3. Plurals and derivatives as noted above are a problem. A careful search will usually find them, and they are best handled by redirecting the plural or derivative to the singular. Keep terms singular if you can. And watch out for plurals like “agency” to “agencies” and “plus” to “pluses.”

Have at it.

Fool on!! (And thanks for your help.)

(This Flossary Guide is completely un-authorized and subject to correction and review.)
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When linking a term in an article for further definition, the plurals problem is best handled by placing the braces before the s.

So if the term is baseballs, [[baseballs] creates a plural term. But if you enter it as [[baseball]]s, the term created will be singular.

In the agency to agencies situation, usually you will have to redirect agencies, although it is possible to enter agency in the related terms list (but then you will have both terms on the wanted list).

Multiword terms can cause problems. Try to get them standardized if you can and use redirect for the other forms.

Some people use pipes as | but I don't know how they work.
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Hi all,

Paul, that is a fantastic list of potential starting points and tips for newbies. Another starting point is actually the inverse of these suggestions: Start with something you know nothing at all about and seems to be missing from Flossary. Here's what I think that process would look like:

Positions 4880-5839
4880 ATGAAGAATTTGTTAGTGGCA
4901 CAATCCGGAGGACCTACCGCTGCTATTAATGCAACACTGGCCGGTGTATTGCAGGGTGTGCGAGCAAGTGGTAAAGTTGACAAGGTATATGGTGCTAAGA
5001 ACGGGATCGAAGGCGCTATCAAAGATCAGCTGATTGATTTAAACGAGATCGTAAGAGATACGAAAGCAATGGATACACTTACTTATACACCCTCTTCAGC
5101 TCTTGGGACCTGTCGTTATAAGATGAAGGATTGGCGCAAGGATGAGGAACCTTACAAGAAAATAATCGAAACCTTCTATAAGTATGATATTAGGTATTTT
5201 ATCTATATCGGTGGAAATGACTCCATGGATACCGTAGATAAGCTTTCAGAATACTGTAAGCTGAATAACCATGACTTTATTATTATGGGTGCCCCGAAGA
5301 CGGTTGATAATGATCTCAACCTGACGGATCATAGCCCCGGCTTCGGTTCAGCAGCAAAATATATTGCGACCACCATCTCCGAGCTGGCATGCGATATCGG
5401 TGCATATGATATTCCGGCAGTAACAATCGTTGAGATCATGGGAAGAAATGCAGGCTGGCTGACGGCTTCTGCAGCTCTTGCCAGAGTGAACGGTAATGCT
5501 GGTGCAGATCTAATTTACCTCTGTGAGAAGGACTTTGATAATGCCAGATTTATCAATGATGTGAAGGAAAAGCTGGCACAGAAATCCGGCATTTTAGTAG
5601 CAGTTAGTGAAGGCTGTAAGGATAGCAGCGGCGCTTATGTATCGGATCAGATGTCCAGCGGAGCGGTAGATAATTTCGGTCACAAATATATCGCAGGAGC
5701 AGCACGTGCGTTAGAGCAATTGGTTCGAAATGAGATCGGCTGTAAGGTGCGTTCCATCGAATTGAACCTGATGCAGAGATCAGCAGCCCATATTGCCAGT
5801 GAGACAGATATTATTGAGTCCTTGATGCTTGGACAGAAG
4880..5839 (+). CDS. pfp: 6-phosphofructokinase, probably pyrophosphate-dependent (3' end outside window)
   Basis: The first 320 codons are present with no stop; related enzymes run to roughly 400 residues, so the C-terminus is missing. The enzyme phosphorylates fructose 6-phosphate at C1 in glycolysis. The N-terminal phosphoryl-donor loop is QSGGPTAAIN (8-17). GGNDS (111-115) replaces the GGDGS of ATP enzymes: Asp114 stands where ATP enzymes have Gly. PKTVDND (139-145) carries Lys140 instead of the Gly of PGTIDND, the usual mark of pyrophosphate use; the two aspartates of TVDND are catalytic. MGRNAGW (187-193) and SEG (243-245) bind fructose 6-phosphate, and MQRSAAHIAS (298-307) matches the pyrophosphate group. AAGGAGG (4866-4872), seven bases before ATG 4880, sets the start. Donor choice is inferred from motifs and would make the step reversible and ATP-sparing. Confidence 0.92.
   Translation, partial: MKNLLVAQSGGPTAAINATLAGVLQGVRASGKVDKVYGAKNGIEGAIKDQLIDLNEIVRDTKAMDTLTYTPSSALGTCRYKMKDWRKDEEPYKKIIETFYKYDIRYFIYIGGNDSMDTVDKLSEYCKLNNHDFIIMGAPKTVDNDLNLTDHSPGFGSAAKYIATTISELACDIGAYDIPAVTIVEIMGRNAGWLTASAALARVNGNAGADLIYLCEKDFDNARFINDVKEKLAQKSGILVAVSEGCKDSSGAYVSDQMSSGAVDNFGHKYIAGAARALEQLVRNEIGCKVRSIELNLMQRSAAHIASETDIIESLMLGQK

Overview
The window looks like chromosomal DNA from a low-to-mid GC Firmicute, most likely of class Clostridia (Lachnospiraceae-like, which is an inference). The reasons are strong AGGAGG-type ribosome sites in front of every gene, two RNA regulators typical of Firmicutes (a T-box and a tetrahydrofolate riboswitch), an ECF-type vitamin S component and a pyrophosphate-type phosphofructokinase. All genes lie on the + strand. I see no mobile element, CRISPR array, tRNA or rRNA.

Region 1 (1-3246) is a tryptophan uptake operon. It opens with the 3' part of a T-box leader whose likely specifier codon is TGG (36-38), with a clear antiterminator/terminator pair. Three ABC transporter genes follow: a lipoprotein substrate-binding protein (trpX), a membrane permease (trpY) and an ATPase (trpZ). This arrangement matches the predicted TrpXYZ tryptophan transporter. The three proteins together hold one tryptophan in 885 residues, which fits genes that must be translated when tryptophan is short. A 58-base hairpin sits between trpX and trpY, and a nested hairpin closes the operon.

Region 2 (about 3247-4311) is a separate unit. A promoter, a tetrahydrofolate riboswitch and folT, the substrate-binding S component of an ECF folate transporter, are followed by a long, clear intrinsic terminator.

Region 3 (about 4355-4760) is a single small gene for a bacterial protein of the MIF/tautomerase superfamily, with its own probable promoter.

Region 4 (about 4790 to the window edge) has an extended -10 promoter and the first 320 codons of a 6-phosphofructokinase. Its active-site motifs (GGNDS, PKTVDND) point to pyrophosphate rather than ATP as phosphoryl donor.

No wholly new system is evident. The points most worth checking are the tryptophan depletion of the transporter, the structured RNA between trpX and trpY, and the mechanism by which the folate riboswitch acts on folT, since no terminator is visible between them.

# Pick something you know nothing about but are interested in learning.
# Make sure it's not in Flossary, or that it's Flossary page is sufficiently incomplete to answer your questions about it.
# Research the topic until you understand it well enough to explain it to someone who knows slightly less than you.
# Write up that explanation in Flossary with appropriate links (whether they exist already or not)
## Preview this new page for correctness
## For any links you may have included, based on your recent research, check:
### existing links for completeness, filling in any necessary information.
### new/non-existent links and begin a new page filling in as much as you can.
### Go back to 4.1 for these pages. until they're ready for the 'Save' button
## Submit all pages
# Submit the page you initially started
# Go to bed, you have to get up in an hour to go to work!
# Get back up and come and tell us what you've just done on the discussion board so we can go add to it.
# Grab a cup of coffee and head to work with no sleep.

I hope that makes sense. This is essentially what I did with the Market Trends page and the How to research a company pages last night.

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On the issues of Plurals and Capitals in words, I have taken to creating multiple redirects for my favorite terms.

For example, if you put a link up to:

Credit Default Swaps
credit default swap